Calm waters wash against the beaches of Kent, the shore off the shortest sea span between England and France. With minimal wind on the horizon, these are ideal conditions for migrants hoping to cross the world’s busiest shipping lane.
Recent months have seen record numbers of migrants attempting to travel across the English Channel to claim asylum in the UK. More than 200 people reached the shores of Kent last weekend alone. This journey is a treacherous one, spanning 20 miles (32km) across the Channel and the migrants who embark on the crossing are risking everything to start a new life abroad.
According to UNHCR statistics, in December 2020 there were 132,349 refugees, 77,245 pending asylum cases, and 4662 stateless persons in the UK. As of September 2021, Iran (6,002) was the top nationality claiming asylum in the UK, followed by Eritrea (4,412), Albania (4.010), Iraq (3,042), and Syria (2,303). Migrants fleeing from these countries leave behind a myriad of dangers such as sanctions, authoritarian rule, and civil war.
On November 24, 27 people were confirmed dead after their inflatable boat capsized – the most notable tragedy to occur since these crossings began. Nevertheless, another fleet of small boats left France’s northern shores the next morning, packed with families undeterred by the incident. Wednesday’s events prompted a new political crisis between Britain and France as the neighbors accused each other of not doing enough to deter people from crossing.
European migration officials held an emergency meeting on Sunday following the tragedy but UK officials were notably absent. Home Secretary Priti Patel’s invitation was rescinded after Prime Minister Boris Johnson published a letter to French President Emmanuel Macron calling on France to do more to stop Channel crossings including allowing British forces to patrol French beaches – which France has refused in the past, citing concerns about sovereignty. Macron voiced his frustration with this on Friday when he accused the UK of a lack of seriousness over the Channel crisis
Though there has been a lot of back and forth between the leaders, Johnson and Macron have agreed to step up joint efforts to prevent the crossings and stop the human trafficking gangs behind it. The leaders highlighted the importance of communicating with Belgium and the Netherlands to tackle the problem before it reaches the French shores.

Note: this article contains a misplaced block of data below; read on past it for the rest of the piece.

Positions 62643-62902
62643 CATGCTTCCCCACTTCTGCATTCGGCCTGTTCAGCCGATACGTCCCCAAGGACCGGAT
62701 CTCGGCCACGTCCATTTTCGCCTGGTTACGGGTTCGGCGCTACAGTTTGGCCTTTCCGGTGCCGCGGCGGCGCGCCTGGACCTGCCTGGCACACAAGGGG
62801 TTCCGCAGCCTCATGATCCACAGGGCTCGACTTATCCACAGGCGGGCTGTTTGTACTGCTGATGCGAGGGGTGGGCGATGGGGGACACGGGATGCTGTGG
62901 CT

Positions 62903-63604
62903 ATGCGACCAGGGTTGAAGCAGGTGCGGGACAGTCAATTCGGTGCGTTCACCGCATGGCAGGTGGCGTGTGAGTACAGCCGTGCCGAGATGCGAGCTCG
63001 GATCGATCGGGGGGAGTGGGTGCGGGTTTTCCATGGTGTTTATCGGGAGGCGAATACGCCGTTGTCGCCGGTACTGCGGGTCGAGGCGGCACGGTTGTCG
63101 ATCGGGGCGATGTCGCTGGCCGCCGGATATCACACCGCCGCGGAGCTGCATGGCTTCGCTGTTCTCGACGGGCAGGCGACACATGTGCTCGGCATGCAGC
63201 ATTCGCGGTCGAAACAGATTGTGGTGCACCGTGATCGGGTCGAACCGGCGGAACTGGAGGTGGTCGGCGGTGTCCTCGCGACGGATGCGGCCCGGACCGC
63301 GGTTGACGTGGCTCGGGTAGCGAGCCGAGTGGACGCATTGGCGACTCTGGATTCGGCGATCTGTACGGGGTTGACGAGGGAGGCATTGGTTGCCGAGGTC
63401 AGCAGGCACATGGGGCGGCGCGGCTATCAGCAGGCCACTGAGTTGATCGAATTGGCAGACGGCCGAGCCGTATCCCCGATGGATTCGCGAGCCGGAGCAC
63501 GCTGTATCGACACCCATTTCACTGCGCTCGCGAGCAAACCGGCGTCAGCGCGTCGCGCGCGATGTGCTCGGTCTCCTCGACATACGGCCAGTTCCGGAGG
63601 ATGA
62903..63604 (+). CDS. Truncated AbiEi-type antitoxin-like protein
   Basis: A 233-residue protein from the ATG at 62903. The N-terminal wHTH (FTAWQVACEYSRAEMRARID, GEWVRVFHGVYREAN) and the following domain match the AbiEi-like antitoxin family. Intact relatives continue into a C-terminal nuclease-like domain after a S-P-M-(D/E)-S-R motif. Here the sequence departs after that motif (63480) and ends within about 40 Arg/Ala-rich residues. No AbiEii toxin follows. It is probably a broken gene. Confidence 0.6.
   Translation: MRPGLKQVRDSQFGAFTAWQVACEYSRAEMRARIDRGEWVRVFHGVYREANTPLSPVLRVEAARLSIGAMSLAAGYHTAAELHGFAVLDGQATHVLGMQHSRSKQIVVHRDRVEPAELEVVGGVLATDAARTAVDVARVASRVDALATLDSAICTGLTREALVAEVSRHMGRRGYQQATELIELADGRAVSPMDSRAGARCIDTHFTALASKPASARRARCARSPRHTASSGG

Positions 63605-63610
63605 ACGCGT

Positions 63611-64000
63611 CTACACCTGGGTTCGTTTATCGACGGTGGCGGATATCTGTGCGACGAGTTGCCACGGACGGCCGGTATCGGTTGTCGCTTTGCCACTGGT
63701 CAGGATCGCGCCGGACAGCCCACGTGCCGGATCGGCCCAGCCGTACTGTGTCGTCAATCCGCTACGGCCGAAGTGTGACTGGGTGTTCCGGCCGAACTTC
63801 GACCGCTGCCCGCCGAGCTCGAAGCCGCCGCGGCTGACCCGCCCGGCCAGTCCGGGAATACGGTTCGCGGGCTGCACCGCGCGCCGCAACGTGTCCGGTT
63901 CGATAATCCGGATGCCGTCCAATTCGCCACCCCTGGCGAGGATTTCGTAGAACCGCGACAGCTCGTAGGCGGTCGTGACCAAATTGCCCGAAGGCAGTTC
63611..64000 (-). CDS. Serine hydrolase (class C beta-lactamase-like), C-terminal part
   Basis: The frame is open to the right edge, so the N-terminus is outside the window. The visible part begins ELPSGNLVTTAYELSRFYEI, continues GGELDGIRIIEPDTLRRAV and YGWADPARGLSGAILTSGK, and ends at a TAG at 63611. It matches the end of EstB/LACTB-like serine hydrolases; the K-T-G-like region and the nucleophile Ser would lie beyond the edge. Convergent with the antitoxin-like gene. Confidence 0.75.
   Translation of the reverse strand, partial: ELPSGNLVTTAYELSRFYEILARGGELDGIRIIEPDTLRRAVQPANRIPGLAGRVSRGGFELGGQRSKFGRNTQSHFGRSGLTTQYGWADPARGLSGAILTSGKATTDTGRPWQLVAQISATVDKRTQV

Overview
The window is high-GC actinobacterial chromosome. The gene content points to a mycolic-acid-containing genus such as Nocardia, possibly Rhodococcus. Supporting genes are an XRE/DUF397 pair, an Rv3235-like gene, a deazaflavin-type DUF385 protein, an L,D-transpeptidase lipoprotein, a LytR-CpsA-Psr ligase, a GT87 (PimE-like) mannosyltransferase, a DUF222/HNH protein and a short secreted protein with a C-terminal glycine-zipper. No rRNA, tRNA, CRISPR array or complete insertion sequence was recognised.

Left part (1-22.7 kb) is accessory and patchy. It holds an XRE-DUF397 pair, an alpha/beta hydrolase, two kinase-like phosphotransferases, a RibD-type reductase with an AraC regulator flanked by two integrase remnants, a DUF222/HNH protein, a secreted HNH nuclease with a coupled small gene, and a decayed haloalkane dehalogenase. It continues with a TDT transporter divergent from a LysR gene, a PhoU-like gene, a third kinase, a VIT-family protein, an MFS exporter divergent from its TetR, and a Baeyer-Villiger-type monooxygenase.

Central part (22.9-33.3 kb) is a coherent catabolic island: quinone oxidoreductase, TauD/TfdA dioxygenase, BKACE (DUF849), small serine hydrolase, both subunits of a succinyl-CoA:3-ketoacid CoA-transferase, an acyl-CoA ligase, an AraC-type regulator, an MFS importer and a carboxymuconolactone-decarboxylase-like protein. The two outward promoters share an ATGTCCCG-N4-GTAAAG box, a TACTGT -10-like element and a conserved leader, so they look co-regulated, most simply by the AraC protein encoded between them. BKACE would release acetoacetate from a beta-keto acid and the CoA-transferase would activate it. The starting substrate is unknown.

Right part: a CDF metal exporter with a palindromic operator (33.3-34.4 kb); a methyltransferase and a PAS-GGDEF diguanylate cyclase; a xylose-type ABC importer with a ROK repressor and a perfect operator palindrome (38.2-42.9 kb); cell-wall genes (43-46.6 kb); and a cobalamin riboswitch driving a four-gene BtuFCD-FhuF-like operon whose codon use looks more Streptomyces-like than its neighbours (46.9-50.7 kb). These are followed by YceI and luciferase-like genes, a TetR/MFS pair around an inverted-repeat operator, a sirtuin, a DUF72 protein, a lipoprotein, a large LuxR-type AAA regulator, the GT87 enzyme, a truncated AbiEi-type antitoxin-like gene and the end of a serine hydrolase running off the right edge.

Currently, French authorities are dismantling the migrant camps that have sprung up between Calais and Dunkirk. The remaining occupants will be dispersed to processing centres around the country in an attempt to remove them from northern France. However, many are likely to return in a matter of days in an attempt to cross the Channel.
Meanwhile, discussions in Parliament heat up following the statement Patel delivered to MPs on the Channel tragedy. The Home Secretary confirmed that she has authorised the Border Force to use “push back” tactics and was considering “offshoring” the processing of migrants or sending them to another country while their applications for asylum are being considered.
However, a parliamentary report by the Joint Committee on Human Rights (JCHR) has found that these government push back tactics could effectively criminalise the act of seeking asylum in the UK. The report found no way in which push backs could be implemented without risking lives thus contradicting the UK’s obligations under the right to life and international maritime law.
Tensions remain high between French and UK government officials as debates continue on how this crisis will be handled. France does not plan to accept operations to force small boats out of British waters, its interior minister, Gerald Darmanin has said, noting that the UK is “not taking its share” of asylum seekers.
Photo via P. Bonniere